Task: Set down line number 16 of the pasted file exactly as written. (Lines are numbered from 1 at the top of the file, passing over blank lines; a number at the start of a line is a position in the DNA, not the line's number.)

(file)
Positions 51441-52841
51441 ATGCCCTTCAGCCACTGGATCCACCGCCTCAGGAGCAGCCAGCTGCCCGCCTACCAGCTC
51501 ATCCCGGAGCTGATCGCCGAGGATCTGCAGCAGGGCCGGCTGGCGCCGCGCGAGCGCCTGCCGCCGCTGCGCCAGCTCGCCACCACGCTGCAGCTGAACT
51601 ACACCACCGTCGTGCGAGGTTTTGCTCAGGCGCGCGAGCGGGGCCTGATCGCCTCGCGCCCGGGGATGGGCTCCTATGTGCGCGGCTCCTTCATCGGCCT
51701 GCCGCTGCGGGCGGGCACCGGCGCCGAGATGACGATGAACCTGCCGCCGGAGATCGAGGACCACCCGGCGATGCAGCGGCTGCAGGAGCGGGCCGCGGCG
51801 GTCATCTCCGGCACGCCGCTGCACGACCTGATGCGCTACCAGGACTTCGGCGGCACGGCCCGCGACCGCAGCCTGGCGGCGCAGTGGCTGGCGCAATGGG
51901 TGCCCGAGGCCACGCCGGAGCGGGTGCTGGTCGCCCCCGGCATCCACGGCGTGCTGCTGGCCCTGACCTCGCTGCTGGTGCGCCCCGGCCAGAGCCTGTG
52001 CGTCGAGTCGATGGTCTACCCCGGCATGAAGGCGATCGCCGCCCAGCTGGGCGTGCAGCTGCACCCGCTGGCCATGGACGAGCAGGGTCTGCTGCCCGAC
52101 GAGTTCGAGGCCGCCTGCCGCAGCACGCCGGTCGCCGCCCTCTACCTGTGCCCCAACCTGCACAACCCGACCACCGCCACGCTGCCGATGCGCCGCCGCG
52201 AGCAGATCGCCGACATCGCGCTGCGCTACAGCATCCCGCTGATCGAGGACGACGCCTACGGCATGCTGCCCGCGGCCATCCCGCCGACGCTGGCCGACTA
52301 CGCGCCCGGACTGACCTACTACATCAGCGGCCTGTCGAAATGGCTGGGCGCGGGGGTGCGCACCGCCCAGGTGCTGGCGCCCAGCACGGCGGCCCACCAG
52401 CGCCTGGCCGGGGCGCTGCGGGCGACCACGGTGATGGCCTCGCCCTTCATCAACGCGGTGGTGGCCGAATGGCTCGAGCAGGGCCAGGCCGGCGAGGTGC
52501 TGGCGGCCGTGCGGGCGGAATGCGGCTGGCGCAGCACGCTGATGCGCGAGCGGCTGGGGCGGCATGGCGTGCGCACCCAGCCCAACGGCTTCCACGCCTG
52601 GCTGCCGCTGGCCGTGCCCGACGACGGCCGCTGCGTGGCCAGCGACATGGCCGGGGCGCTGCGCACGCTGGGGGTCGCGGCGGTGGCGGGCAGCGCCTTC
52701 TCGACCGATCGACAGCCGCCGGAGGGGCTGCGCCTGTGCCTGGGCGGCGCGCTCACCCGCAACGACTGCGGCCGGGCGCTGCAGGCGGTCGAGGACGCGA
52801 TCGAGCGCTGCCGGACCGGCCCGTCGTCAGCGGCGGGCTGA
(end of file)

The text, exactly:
52801 TCGAGCGCTGCCGGACCGGCCCGTCGTCAGCGGCGGGCTGA